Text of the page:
HRH’s sister takes us to her regular coffee shop, a place like countless other coffee shops throughout Malaysia. There are blue Terrazzo tiles on the floor, large framed mirrors facing each other on walls for good feng shui, old marble tables with 4 or so fragile-looking wooden chairs each.
The sign that greets me before I enter says, “Beware of snatch thieves.” I ask HRH to take a commemorative shot, my face oozing enough oil to fry Indian roti.
We take a seat at one of the square tables.
“What is this place?” asks Amanda, her eyes as wide as they can be for small peepers.
“A coffee shop,” answers HRH. “Your mum and I grew up visiting places like this.”
Our coffee shops in Oz sell Continental cakes and babycinos. This place, according to a board on the opposing wall, advertising specials, sells wanton mee with soup or tossed in black sauce, all sorts of roti, nasi lemak to be sure, and to my amazement Roti Babi.
Roti Babi is a Nyonya dish. My mother says it’s made by stuffing a thick slice of bread with a mixture of cooked onions, pork meat (hence the name, “Babi”), crab meat and spices, dunking that bread into egg wash and then frying it.
Since I’m on holiday I ignore her admonishments to stay away from it because it’s unhealthy, and order myself a serve from the Cantonese-speaking Malay waiter. I discover that even the other Malay waiter understands Cantonese; phrases pertaining to food anyway. HRH, now eating less post-surgery, has a wanton mee to share with Amanda, HRH’s sister 2 half boil eggs with coconut jam on toast. We order an assortment of local beverages.
Returning to HRH sister’s car, I notice a rojak stall directly behind the restaurant. Closer inspection reveals a whole back lane full of hawkers. How delightful! I must have some rojak! So even though already full, I order a portion to go along with HRH’s order of sliced jackfruit and watermelon. HRH has suddenly become very health conscious, constantly insisting on fruit.
The stall holder, a granny with surprisingly good teeth (or could they be dentures?) asks us to take a seat at one of the tables while her husband, an old man with gnarly hands to match hers, whips up my sweet, sour, hot and spicy Malaysian fruit salad.
Perched at the table, we have an uninterrupted view of the kitchen to the restaurant we frequented previously, plus their wet, squatting loo. A swarm of fat house flies hover around us as the granny brings us our fruit and Rojak.
“Eeewwww…this place is disgusting,” announces Amanda, sitting on HRH’s lap.
I tuck into my Rojak, unperturbed by the flies or Amanda comments, as long-forgotten conditioning takes over. I want to point out to Amanda the mee seller in the corner, frying up plates of noodles without lighting or running water, but am caught up in the realization of being home, even if I am in a back alley teeming with vermin and a view of a wet, squatting loo.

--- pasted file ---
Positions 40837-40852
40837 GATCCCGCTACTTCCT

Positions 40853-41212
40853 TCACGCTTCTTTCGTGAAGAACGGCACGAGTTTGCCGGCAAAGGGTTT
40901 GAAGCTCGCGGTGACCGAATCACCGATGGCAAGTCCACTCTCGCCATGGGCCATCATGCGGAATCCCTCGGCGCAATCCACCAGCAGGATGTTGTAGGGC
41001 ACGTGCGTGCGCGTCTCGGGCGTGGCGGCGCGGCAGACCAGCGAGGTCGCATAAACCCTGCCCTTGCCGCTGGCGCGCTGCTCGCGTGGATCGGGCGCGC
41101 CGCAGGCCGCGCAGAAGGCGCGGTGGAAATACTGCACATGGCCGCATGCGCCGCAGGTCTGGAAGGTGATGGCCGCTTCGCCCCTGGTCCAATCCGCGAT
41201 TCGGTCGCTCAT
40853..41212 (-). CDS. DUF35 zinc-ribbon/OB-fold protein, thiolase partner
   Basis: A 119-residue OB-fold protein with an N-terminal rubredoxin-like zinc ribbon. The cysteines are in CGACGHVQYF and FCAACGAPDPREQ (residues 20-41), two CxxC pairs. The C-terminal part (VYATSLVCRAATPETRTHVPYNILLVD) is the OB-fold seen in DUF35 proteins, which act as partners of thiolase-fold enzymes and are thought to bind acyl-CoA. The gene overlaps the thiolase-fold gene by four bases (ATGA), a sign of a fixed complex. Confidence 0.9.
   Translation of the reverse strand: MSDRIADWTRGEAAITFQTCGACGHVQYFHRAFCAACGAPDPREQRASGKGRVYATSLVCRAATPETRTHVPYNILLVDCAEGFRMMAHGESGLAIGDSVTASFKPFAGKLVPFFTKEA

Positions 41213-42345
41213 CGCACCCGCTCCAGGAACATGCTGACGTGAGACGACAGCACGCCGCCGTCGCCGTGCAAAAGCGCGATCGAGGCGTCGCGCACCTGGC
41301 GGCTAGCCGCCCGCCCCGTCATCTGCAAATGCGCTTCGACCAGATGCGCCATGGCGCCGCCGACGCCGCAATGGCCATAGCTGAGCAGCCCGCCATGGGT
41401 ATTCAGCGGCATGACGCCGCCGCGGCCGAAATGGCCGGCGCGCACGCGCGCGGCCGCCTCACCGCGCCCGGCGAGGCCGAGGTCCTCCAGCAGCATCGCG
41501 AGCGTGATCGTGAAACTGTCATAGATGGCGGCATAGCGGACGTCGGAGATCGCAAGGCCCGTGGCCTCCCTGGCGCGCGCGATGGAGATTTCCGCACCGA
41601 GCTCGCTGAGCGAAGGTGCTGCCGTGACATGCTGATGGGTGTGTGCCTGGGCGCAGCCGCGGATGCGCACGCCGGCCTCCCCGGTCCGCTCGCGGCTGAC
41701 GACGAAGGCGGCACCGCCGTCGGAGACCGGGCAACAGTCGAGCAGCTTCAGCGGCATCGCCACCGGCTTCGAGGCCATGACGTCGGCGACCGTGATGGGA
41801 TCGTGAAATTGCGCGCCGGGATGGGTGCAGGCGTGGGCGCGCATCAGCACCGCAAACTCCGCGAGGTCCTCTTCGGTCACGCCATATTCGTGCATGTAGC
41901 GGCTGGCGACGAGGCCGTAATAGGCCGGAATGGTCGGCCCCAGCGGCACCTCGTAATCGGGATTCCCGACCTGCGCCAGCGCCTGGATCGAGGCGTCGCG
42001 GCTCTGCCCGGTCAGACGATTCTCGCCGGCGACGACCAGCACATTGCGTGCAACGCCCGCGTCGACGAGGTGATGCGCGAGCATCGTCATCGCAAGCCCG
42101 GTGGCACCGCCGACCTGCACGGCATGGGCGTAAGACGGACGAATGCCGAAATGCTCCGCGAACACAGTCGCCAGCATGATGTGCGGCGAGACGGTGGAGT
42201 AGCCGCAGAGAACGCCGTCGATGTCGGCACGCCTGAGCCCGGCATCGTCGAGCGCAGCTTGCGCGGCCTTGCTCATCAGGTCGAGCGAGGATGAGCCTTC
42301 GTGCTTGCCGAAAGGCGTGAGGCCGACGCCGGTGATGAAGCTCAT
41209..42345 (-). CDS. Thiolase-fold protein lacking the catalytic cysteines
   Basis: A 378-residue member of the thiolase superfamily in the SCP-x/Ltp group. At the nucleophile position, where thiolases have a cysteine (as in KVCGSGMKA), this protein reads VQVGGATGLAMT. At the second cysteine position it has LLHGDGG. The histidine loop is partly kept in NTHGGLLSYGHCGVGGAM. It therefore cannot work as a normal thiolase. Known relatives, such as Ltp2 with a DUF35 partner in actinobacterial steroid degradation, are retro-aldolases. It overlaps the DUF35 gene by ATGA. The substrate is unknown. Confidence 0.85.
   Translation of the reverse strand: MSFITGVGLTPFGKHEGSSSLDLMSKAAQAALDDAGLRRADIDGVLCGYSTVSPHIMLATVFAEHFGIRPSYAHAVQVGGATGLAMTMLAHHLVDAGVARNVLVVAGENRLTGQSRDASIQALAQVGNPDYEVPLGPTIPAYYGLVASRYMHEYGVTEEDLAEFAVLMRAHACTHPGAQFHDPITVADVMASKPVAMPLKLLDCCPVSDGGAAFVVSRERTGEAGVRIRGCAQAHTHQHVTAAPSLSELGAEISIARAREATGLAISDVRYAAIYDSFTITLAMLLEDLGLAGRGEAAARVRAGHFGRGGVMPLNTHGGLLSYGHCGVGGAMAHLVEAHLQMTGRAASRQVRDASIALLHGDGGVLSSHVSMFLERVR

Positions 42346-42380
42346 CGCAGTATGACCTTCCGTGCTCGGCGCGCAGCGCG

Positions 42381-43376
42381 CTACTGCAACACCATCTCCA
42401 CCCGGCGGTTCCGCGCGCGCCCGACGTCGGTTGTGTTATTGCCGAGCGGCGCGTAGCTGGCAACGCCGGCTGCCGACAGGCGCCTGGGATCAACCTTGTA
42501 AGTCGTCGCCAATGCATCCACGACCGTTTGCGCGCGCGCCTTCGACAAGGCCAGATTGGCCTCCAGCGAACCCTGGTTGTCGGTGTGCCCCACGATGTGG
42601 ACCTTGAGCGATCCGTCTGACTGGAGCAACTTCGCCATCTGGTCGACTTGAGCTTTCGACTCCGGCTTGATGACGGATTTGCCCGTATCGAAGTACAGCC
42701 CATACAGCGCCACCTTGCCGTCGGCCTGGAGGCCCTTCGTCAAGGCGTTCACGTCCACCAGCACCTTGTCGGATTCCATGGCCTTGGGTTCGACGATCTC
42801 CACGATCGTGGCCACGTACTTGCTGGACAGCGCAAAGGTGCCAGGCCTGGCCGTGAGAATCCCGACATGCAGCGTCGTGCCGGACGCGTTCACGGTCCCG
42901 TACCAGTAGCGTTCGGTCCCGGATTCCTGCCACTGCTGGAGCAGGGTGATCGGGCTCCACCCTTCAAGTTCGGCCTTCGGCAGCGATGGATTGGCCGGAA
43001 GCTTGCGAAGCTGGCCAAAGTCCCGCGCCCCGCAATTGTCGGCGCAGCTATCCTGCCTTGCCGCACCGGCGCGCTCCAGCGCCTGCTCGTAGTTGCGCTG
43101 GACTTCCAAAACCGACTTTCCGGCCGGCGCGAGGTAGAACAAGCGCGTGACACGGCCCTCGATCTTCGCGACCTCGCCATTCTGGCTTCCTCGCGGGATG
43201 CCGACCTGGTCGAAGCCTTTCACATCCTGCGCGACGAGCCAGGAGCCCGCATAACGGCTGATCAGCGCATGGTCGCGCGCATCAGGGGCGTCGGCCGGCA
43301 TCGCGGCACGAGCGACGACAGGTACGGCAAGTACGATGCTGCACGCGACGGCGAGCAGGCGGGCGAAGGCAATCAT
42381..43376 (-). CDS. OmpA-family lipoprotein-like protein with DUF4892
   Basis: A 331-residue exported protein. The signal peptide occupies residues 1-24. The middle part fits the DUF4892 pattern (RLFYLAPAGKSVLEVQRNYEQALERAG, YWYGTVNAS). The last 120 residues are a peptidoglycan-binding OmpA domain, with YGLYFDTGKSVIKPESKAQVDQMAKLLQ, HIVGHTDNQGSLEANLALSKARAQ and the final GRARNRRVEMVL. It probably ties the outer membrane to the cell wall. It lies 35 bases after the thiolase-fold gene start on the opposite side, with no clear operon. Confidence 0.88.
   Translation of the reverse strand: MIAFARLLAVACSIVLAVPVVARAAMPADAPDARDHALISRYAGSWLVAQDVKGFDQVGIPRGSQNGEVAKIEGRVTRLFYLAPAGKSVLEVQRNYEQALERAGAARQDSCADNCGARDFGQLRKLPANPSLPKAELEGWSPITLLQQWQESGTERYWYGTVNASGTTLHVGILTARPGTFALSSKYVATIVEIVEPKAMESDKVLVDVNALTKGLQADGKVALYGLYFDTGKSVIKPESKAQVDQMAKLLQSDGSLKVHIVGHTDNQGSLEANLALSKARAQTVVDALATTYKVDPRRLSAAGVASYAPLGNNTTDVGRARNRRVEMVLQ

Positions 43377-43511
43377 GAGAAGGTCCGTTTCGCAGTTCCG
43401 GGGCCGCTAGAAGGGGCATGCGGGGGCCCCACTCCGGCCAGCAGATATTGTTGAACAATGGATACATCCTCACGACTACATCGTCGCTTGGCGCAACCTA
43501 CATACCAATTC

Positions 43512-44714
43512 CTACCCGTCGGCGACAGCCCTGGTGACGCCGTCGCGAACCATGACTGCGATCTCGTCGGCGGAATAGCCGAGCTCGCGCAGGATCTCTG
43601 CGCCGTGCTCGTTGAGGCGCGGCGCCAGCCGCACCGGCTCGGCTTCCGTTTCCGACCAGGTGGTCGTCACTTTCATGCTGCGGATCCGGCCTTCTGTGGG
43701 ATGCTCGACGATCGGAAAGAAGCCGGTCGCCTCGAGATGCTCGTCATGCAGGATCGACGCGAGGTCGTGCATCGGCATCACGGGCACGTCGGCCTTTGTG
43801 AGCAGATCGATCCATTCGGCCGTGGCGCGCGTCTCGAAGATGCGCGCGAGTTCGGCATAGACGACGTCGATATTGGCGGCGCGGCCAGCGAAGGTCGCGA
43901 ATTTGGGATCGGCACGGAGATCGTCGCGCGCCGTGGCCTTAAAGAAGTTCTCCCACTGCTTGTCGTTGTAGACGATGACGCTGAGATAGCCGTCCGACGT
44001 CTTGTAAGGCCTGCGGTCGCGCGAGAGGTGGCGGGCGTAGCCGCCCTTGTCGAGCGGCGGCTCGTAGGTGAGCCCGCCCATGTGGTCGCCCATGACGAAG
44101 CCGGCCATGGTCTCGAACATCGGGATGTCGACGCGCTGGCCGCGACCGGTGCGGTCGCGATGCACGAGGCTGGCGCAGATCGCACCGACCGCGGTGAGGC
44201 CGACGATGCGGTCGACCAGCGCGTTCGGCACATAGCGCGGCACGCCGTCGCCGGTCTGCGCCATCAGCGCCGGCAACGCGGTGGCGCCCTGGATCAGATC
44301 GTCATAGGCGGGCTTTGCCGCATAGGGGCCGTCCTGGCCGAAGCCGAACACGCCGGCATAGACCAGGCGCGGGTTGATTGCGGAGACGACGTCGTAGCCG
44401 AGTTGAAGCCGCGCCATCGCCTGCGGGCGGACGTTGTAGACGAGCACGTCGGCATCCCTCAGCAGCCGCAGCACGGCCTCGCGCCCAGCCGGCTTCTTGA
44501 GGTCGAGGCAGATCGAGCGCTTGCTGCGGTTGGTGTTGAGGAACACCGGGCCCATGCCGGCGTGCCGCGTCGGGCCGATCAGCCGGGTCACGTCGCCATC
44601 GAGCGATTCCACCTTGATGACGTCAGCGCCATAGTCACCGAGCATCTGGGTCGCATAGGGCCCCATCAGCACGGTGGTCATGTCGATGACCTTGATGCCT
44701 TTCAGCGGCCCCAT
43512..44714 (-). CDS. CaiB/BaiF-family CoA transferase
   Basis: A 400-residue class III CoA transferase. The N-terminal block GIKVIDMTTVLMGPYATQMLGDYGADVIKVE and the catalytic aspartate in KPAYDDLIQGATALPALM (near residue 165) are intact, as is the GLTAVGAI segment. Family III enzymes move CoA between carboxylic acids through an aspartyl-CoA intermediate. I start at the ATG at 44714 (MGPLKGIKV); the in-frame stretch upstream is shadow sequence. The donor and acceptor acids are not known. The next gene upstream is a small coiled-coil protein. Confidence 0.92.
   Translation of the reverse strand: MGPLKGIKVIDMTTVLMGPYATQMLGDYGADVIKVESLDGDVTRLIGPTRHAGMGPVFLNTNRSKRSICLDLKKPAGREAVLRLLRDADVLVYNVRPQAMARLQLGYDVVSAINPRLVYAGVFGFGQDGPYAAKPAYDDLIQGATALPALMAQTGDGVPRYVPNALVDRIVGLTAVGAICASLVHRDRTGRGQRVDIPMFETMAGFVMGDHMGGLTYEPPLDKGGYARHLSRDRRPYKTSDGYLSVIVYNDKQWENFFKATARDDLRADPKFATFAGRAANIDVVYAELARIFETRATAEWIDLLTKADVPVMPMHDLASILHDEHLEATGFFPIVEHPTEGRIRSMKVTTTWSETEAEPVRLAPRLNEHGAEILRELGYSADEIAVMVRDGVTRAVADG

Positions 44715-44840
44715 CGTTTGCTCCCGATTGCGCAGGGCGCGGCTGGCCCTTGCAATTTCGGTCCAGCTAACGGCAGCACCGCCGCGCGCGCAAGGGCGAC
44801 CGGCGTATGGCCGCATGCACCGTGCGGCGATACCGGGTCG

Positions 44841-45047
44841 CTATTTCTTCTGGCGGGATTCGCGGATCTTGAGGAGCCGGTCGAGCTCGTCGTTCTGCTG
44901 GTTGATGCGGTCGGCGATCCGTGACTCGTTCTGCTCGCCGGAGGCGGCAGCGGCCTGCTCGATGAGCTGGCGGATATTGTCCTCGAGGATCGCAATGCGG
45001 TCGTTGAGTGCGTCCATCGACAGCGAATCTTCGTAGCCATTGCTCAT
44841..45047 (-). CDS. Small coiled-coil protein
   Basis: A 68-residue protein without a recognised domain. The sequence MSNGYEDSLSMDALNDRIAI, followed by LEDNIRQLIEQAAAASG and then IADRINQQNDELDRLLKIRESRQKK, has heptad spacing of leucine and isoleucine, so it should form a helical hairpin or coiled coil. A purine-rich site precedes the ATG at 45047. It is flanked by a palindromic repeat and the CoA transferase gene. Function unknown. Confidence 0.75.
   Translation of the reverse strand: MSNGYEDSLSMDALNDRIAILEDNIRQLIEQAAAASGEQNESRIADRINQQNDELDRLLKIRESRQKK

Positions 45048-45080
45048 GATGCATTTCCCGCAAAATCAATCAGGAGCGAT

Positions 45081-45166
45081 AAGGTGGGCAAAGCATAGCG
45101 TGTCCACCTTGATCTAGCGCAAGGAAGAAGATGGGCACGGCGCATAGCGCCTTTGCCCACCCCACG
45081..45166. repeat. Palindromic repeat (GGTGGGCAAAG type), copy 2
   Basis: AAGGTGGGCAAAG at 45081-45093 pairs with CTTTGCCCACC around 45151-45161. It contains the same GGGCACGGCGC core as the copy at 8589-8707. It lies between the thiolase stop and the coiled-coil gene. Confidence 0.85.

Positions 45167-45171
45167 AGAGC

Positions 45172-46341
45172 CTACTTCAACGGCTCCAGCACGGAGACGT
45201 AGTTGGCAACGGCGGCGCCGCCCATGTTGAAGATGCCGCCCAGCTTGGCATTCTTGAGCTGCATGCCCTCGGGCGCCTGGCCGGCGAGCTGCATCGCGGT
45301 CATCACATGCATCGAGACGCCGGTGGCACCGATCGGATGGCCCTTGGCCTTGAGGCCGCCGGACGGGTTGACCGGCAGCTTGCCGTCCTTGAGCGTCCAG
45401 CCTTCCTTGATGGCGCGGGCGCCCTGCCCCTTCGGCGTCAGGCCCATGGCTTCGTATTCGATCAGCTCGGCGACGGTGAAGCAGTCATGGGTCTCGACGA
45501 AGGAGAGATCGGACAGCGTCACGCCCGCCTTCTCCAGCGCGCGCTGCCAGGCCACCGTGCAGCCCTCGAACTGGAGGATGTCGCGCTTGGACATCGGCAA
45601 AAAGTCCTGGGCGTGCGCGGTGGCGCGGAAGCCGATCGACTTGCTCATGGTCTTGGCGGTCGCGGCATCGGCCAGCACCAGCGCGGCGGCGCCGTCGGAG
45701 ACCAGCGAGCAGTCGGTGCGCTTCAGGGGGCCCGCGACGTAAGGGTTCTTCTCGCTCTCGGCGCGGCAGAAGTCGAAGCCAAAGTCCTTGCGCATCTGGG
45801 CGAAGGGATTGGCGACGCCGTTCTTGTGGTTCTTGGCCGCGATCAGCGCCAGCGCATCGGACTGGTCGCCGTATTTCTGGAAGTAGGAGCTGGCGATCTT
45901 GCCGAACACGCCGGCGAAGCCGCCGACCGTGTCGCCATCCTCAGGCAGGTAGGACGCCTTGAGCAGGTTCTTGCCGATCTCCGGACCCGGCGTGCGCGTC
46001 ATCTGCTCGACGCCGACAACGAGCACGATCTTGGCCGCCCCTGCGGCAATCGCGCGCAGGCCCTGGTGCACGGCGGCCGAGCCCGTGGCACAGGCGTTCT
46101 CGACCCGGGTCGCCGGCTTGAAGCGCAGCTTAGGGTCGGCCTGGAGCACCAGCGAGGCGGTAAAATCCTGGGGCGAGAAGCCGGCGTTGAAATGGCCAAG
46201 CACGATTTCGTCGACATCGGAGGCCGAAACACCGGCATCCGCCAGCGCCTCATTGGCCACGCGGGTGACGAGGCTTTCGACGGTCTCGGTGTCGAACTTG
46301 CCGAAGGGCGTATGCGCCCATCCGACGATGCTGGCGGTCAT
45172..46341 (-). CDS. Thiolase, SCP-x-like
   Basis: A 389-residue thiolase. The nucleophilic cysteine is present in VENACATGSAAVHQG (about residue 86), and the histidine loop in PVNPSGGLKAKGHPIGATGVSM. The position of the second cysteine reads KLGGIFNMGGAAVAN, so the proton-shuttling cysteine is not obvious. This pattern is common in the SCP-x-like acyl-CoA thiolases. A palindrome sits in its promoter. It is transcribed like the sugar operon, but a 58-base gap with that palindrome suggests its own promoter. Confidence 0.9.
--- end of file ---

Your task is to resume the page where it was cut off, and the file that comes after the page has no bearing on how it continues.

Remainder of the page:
Upon hearing that we’re back from Oz, the granny, who will never visit such parts in her life, banters with us as though we are her most loyal of customers. She waves to us later, as we drive off to head back to the Intercontinental Hotel.
On our walk to the car, Amanda stops her father with another wrinkled-nose look of disgust and says, “Why is there so much rubbish there?”
She points to a row of derelict single storey houses strewn with rubbish-filled plastic bags and empty drink bottles. In my Malaysian mode, I had not noticed any of this, alighting from the car. Now I can see it as clearly as she can.
“People are not as civic-minded in Malaysia,” HRH explains to her. “Almost everyone has to earn a living, many have hard lives. When people have hard lives, they don’t have the chance to think about things like public cleanliness or the impact their lifestyles have on the environment. Here, the rich are very, very rich and the poor are very, very poor.”
He left out the pretend rich and the pretend poor. I’ve been accused by HRH numerous times of trying to pass off for the latter.
“What about in the middle?” asks Amanda.
I’m glad that they teach her to question in school. We were encouraged to be quiet when I was growing up in Malaysia. From what I hear, little has changed.
“There is very little middle here, Amanda,” I say. “You can either be very, very rich or very, very poor. Those are your 2 options living here.”
“That’s why you must study hard,” says HRH.
“Mummy and daddy studied hard, that’s why you have the life you have. Nothing comes without sacrifice, Amanda,” I say. “Nothing.”
Reaching the hotel, we choose to sample the couches nearest to the hotel gardens. Thanks to a huge glass wall, we can see man-made waterfall, sculptured gardens and all, in air-conditioned, mosquito-free comfort. A hotel staff comes up to ask us if we’d like any drinks. Juice is priced at RM17 per glass. At the coffee shop we were at, it was only RM2.50. As before, I’m referred to as ma’am.